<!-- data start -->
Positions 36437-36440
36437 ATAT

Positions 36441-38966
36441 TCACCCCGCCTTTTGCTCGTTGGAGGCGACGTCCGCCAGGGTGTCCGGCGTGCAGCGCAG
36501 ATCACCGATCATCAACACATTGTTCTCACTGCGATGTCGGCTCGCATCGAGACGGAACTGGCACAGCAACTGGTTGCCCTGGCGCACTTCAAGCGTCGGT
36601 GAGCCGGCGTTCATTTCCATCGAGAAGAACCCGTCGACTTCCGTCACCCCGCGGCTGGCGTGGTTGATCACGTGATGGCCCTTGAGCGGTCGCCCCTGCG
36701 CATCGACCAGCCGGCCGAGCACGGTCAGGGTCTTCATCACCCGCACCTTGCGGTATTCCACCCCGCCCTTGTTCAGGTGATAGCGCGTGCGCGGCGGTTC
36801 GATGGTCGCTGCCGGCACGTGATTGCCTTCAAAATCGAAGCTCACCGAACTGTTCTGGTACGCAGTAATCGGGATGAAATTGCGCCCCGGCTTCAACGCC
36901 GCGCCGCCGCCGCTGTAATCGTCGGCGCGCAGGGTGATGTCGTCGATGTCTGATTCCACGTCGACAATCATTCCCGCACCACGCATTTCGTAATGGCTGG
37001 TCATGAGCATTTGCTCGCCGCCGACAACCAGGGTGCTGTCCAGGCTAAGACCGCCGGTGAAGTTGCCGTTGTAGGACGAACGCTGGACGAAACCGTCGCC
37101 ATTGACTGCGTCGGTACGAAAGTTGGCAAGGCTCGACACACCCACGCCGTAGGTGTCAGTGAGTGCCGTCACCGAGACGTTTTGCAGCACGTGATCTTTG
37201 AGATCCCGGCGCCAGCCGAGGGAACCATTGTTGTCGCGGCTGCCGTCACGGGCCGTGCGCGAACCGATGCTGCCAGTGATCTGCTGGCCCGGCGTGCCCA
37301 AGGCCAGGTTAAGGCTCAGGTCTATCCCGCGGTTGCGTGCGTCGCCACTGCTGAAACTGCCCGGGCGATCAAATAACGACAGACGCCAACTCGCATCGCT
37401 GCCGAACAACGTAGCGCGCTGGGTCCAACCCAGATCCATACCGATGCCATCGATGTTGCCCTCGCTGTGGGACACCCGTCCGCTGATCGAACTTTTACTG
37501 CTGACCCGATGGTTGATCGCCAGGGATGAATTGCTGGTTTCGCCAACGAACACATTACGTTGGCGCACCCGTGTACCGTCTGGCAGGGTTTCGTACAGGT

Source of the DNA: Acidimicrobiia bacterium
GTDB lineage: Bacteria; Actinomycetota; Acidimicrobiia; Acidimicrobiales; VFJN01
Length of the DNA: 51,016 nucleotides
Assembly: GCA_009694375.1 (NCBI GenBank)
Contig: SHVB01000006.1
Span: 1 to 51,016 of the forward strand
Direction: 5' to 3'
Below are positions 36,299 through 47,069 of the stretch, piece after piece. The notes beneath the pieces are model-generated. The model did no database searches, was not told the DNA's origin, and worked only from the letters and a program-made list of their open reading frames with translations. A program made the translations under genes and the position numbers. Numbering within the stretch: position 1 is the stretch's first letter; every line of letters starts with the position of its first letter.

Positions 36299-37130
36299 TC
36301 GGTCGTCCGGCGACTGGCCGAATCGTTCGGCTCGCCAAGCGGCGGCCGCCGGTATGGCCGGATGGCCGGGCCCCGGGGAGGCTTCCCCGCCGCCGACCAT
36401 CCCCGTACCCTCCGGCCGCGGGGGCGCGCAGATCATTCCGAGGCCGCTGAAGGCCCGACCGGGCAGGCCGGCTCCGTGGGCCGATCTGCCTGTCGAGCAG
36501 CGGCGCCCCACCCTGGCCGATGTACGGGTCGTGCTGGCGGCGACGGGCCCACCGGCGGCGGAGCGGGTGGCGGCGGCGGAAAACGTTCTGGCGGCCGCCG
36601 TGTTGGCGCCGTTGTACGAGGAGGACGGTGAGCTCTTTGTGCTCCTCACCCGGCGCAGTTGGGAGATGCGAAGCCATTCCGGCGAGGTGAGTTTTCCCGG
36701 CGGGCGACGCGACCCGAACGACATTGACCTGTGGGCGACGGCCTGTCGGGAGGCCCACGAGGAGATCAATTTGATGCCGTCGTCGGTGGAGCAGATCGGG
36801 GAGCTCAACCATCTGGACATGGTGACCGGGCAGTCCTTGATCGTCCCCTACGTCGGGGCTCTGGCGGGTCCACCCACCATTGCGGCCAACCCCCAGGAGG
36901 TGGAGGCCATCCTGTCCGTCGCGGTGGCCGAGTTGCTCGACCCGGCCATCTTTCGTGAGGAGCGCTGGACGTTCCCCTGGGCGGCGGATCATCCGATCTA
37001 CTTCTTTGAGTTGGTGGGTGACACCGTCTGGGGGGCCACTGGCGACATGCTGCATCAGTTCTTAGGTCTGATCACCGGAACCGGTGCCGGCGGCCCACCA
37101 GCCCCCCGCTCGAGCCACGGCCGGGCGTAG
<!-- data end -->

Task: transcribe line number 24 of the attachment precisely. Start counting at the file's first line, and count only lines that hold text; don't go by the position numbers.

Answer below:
Positions 36299-37130